[Announcement: Strangerville Live will is this week, September 16 & 17. You can get tickets and find other info about the storytellers HERE. Please come so we can see how cute you are.]
I began knitting in Year Of Our Lord Cher Two Thousand and Seventeen. I picked up the hobby as a stress reliever since the other 49 stress relief hobbies were no longer doing the trick.
This was during an exceedingly stressful time at work and I was having actual panic attacks and felt like I needed to find something new to try. I don't know why I picked knitting. I had never had any interest in it before. I think it was the first option that came to mind and I impulsively googled, discovered there was a knitting store down the street from my house, and immediately drove to it.
When I walked into the store, I told the owner I was going to become a knitter and wanted to knit a scarf. She directed me to some supplies and told me to come back in a few weeks when I gave up on the scarf so she could get me started on a hat, which would be much less daunting and boring.
I returned a few weeks later, scarf abandoned, and learned to make a hat.
As is the case with any hobby I pick up, I quickly became manic and obsessive with this one, knitting during every work meeting, any time I was a passenger in a car, etc. I knitted so much during the pandemic that if you unraveled all of the yarn I went through it would wrap around the world seven times.
A few years ago I decided to try my hand at sweaters and this was a convenient thing for someone like me to want to do because I happen to be married to a sweater connoisseur. When Skylar moved in with me he was trailed by an entire parade like that one in Aladdin with hundreds of his volunteer servants riding elephants and carting in enough sweaters to clothe all of Scandinavia. He then filled every drawer, closet, and cupboard in our house with them. I once suggested that we go through these sweaters and whittle down the collection. He called 911 and filed a police report over this. I still can't vote or serve on a jury.
Over the course of two or three years, I made Skylar four very cute sweaters. He did not ask for these, nor did he participate in selecting a pattern or color. And yet, I tossed each at him with contempt as I finished them, telling him he better be grateful, ensuring he could hear the resentment in my voice.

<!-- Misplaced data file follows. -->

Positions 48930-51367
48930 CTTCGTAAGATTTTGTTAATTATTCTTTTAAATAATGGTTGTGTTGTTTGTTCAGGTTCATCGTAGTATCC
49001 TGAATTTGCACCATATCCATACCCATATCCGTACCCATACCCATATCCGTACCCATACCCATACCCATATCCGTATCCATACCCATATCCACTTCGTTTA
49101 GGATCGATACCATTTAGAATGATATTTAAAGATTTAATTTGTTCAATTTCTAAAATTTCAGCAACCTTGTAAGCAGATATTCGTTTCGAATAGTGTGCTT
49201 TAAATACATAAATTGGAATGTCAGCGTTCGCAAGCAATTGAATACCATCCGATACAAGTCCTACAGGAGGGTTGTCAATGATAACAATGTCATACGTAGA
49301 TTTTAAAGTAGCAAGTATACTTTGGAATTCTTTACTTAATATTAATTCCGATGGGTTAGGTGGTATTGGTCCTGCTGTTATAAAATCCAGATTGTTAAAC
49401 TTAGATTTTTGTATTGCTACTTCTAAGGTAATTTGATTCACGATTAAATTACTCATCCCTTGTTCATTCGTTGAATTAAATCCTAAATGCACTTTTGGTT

Skylar would try them on and compliment me for my diligent labors. He would wear the sweater for a week, and then I would never see it again.
So last year I finally confronted him about this. I was very mature and understanding. You don't need to ask him for his version of this story. He's busy. Please don't bother him.
In so many words, Skylar told me that he was impressed with the sweaters, but the ones I knitted were just not something he would choose to wear and he said he felt guilty about that. So I told him to find a pattern and color he liked and said I would knit what he wanted this time.
That man—the one who swore before all of the demons of hell and cherubim of purgatory, at a party where I had to pay for everyone we know to get drunk, that he would love and support and worship me for the remainder of our existence—then chose the most boring sweater pattern that has ever patterned in the history of patterning. The instructions for this thing were basically one sentence.
And to make matters worse, it required yarn that was essentially the thickness of floss. And not even the wax kind.
I started knitting this incredibly boring sweater last November while on a flight to New York. The flight attendant stopped to ask me about it, as every flight attendant does on every flight I have flown in the last five years. I usually parade my art in these situations in a manner you might describe as "boastful evangelism." But for the past year, I've shown anyone who was curious this project from a place of defensiveness.
"It's a really boring pattern. I didn't pick it. My husband wanted this. And I serve at the pleasure."
I knitted, every day, for ten months, willing myself to get this stupid era of my life over with.
Finally, last week, I saw the light at the end of the tunnel. I stayed up late several nights in row while my husband slept in peace, safe and not fully aware of my efforts. I now know how soldiers feel while protecting the country. I'm going to start asking for veteran discounts.
I finished the sweater yesterday and the moment I did I commanded Skylar to come try it on.
My husband—the man who is legally obligated to devote all of his energy to making me happy at all times—apparently made a decision in the last year to work out too much and quadruple the size of his shoulders and arms so when he pulled on this sweater it was so tight that there's going to be a whole conference talk about it this fall.
He looked at me after we struggled with all our might to get it onto his body and noticed that the collar was stretched half down his shoulders so he looked like Pennywise the Clown.
There was terrified amusement in his eyes.
He resisted a smile—I could tell he was resisting.
And then he whispered, "I love it."
~It Just Gets Stranger